Peer-Reviewed Journal Details
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O'Malley D, Harvey J
The European Journal of Neuroscience
MAPK-dependent actin cytoskeletal reorganization underlies BK channel activation by insulin.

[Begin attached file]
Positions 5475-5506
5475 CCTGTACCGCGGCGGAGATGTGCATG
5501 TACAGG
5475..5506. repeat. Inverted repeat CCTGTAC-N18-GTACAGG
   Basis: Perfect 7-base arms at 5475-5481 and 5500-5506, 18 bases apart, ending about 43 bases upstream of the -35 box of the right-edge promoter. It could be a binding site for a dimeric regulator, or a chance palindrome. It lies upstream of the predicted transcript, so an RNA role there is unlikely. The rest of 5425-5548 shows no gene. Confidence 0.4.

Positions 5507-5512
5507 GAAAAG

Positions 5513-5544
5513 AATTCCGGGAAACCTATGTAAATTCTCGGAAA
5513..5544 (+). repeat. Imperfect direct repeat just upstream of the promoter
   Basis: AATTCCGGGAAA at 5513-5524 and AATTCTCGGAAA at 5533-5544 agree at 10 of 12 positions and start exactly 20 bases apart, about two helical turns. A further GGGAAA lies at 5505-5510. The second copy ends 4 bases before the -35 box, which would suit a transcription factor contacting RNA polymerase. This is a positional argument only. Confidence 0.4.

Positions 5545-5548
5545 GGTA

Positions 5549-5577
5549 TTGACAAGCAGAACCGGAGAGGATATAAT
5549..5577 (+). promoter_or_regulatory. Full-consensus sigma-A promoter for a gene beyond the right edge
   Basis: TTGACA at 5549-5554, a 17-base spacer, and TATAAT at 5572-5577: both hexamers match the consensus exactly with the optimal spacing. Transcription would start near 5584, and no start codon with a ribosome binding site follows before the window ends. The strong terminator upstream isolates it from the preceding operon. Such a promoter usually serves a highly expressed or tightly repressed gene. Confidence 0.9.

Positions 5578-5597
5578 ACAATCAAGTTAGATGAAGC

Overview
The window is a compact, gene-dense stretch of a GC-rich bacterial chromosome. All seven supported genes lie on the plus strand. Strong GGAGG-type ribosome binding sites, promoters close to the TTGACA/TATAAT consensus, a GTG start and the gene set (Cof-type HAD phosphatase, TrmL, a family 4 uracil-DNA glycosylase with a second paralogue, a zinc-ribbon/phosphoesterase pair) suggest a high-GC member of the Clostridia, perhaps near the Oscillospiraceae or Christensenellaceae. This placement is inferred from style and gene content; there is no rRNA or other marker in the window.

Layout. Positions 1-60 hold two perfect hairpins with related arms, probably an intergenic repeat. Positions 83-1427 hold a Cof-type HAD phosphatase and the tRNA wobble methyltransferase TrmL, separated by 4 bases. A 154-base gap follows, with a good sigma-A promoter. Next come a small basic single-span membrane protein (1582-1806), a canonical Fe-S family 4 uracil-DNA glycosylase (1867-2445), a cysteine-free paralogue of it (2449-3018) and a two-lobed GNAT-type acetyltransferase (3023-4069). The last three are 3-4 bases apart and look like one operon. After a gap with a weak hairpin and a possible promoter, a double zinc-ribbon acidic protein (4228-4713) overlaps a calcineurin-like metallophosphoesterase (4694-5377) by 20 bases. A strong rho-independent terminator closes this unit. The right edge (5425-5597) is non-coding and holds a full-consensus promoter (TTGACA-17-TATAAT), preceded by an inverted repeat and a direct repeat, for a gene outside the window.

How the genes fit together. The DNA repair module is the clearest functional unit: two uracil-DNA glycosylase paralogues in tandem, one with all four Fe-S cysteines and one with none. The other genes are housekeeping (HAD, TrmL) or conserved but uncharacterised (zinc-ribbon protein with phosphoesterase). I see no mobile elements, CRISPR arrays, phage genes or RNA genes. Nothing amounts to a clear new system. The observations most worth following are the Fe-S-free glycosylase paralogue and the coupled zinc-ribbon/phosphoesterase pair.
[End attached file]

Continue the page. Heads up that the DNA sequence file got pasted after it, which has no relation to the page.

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Numerous brain regions are enriched with insulin and insulin receptors, and several lines of evidence indicate that insulin is an important modulator of neuronal function. Indeed, recent studies have demonstrated that insulin inhibits hippocampal epileptiform-like activity, in part by activating large-conductance Ca2+-activated potassium (BK) channels. Moreover, the mitogen-activated protein kinase (MAPK) signalling cascade has been found to couple insulin to BK channel activation. However, the cellular events downstream of MAPK that underlie this action of insulin are unknown. Here we demonstrate that in hippocampal neurons, BK channel activation by insulin is blocked by actin filament stabilization, suggesting that this process is dependent on the actin cytoskeleton. Stabilizing actin filaments also markedly attenuated the ability of insulin to inhibit the aberrant hippocampal synaptic activity evoked following Mg2+ removal. Insulin also promoted rapid reorganization of fluorescently labelled polymerized actin filaments; an action that was prevented by inhibitors of MAPK activation. Moreover, in parallel studies, insulin increased the level of phospho-MAPK immunostaining in hippocampal neurons. These data are consistent with BK channel activation by insulin involving MAPK-dependent alterations in actin dynamics. This process may have important implications for the role of insulin in regulating hippocampal excitability.
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